Let us imagine that Mr. Smith, a bank clerk, is living with his puritanical aunt—who has a female lodger—in a multistorey house whose front wall is made of glass. As a result, the learned observer on the other side of the street is able to see everything that goes on inside. Let the interior of the house represent the “universe” we are supposed to examine. The number of “systems” that can be distinguished within this universe is practically infinite. We can approach it, for example, on an atomic level. We will then have groups of molecules from which chairs, tables, and the bodies of the three persons are made. The persons move; we want to be able to predict their future states. Since each body consists of around 25 molecules, we would have to outline 3 x 1025 trajectories of those molecules, that is, their spatiotemporal paths. This is not the best approach, as before we manage to establish just the initial molecular states of Mr. Smith, the female lodger, and the aunt, around fifteen billion years will have passed, those people will have fallen into their graves, while we shall not have even managed to provide an analytic representation of their breakfast. The number of variables under consideration depends on what it is that we actually want to examine. When the aunt goes down to the cellar to fetch some vegetables, Mr. Smith kisses the lodger. In theory, we could arrive at who kissed whom just on the basis of the analysis of molecular behavior, but in practice, as we have demonstrated earlier, the Sun is likely to go out first. We would be unnecessarily diligent because it is enough to treat our Universe as a system that consists of three bodies. Conjugations of two bodies periodically occur within it when the third body goes down to the cellar. Ptolemy is the first one to appear in our Universe. He can see that the two bodies conjoin while the third one moves away. He thus develops a purely descriptive theory: he draws some cycles and epicycles, thanks to which one can know in advance which position will be taken by the two upper bodies when the lower one finds itself in the lowest position. Since in the very middle of his circles, there happens to be a kitchen sink, he declares it the center of the Universe, with all the significance this carries. Everything then revolves around the sink.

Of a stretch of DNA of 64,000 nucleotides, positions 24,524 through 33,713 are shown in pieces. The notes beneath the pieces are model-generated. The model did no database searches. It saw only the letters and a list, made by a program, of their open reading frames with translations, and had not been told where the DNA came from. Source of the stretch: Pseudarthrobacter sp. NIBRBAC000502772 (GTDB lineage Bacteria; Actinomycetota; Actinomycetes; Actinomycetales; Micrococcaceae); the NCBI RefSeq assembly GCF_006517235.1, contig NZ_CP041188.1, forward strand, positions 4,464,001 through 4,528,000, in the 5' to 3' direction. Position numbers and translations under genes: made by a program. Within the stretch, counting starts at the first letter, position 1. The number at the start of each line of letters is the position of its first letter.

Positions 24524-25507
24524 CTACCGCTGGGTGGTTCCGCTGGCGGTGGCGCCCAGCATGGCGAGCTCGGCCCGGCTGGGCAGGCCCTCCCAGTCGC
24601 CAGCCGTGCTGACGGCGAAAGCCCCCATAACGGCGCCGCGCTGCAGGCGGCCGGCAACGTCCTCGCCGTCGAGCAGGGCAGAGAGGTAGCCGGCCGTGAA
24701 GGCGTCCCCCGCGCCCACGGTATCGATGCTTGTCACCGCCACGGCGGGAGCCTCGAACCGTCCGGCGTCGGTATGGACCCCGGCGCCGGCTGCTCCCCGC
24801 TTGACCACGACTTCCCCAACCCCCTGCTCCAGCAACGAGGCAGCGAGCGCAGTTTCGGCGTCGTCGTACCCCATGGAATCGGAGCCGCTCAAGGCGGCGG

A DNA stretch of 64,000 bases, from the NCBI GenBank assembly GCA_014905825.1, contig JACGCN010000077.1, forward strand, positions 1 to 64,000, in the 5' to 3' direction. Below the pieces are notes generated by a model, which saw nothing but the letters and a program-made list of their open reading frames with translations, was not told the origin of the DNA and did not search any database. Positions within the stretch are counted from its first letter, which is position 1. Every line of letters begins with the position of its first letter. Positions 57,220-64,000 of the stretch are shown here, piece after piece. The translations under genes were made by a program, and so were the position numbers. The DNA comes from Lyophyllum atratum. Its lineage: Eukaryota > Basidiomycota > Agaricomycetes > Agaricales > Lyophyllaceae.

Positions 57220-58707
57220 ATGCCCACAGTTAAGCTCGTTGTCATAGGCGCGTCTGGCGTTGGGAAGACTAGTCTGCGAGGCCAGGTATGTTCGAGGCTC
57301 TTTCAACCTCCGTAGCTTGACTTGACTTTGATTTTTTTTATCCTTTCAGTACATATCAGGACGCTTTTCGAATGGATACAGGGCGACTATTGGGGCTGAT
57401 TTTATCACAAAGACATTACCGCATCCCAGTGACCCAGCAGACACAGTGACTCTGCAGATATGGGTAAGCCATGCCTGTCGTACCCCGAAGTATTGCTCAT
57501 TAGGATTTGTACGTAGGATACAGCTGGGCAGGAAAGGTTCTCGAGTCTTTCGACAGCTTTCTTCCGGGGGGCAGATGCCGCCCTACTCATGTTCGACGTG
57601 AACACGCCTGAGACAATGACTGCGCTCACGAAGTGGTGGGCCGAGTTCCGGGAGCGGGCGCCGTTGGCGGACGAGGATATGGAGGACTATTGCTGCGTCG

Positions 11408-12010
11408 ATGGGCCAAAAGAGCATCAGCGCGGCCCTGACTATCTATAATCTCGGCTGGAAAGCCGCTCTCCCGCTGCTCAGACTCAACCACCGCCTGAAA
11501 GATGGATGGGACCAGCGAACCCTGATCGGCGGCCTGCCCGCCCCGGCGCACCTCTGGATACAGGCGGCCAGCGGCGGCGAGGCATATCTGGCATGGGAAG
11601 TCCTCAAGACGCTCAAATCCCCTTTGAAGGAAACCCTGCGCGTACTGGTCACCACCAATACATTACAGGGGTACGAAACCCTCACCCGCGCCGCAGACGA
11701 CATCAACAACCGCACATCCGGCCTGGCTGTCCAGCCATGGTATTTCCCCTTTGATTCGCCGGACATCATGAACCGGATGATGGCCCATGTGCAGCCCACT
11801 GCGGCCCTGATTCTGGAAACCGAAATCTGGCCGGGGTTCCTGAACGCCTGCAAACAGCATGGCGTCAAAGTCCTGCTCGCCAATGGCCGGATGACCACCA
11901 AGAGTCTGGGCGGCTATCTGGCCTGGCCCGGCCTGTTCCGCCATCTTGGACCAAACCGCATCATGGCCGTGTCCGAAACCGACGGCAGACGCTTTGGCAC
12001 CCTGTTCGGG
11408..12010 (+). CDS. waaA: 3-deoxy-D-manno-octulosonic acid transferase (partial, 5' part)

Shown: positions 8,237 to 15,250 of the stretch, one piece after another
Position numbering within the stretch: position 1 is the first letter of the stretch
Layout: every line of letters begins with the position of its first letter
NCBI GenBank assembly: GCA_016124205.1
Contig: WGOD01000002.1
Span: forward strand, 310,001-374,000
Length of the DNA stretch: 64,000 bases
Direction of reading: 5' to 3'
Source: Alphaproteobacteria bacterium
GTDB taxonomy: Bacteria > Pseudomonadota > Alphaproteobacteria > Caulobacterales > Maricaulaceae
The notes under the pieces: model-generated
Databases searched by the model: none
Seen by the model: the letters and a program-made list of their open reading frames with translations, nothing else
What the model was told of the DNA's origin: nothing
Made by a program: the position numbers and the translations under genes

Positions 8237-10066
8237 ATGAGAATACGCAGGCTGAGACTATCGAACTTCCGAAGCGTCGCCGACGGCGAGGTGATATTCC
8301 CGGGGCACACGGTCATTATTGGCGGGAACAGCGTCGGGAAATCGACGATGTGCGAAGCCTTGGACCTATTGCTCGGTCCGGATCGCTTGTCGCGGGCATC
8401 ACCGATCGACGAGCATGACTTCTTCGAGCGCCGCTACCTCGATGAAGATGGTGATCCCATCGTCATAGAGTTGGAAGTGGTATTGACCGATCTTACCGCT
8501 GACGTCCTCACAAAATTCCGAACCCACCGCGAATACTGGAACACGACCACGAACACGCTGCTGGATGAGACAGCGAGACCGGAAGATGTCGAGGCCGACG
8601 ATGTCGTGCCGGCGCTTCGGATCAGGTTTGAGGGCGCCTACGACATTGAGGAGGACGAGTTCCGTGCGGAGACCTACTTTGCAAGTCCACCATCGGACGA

even if we ourselves choose the end point, our way of getting there is chosen by Nature
We have to differentiate between possibilities and realistic goals. In science, possibilities have always had their “negative prophets.” The number of such prophets has at times surprised me, as has the passion with which they have been trying to prove the futility of constructing flying, atomic, or thinking machines. The most sensible thing we can do is refrain from arguing with those forecasters of the impossible not because we have to believe in everything coming true one day but rather because, when drawn into heated debates, people can easily lose sight of what the real problems are. “Anti-homunculists” are convinced that in negating the possibility of a synthetic mind, they are defending the superiority of man over his creations creations that, they believe, should never overtake the human genius. This kind of defense would only make sense if someone were really trying to replace man with a machine, not within a particular workplace but rather within civilization as a whole. But nobody intends to do this. The point is not to construct synthetic humanity but rather to open up a new chapter in the Book of Technology: one containing systems of any degree of complexity. As man himself, his body and brain, all belong to such a class of systems, such a new technology will mean a completely new type of control man will gain over himself, that is, over his organism. This will in turn enable the fulfillment of some age-long dreams, such as the desire for immortality, or even perhaps the reversal of processes that are considered irreversible today (biological processes in particular, especially aging). Yet those goals may turn out to be a fantasy, just as the alchemists’ gold was. Even if man is indeed capable of anything, he surely cannot achieve it in just any way. He will eventually achieve every goal if he so desires, but he will understand before that that the price he would have to pay for achieving such a goal would reduce this goal to absurdity.
It is because even if we ourselves choose the end point, our way of getting there is chosen by Nature. We can fly, but not by flapping our arms. We can walk on water, but not in the way it is depicted in the Bible. Perhaps we will eventually gain a kind of longevity that will practically amount to immortality, but to do this, we will have to give up on the bodily form that nature gave us. Perhaps, thanks to hibernation, we will be able to travel freely across millions of years, but those who wake up after their glacial dream will find themselves in an unfamiliar world, since the world and the culture that have shaped them will have disappeared during their reversible death. Thus, when fulfilling our dreams, the material world requires us to undertake actions the realization of which can equally resemble a victory and a defeat.
Stanisław Lem “Summa Technologiae”, translated by Joanna Zylinska, University of Minnesota Press, Minneapolis 2013, p. 90-71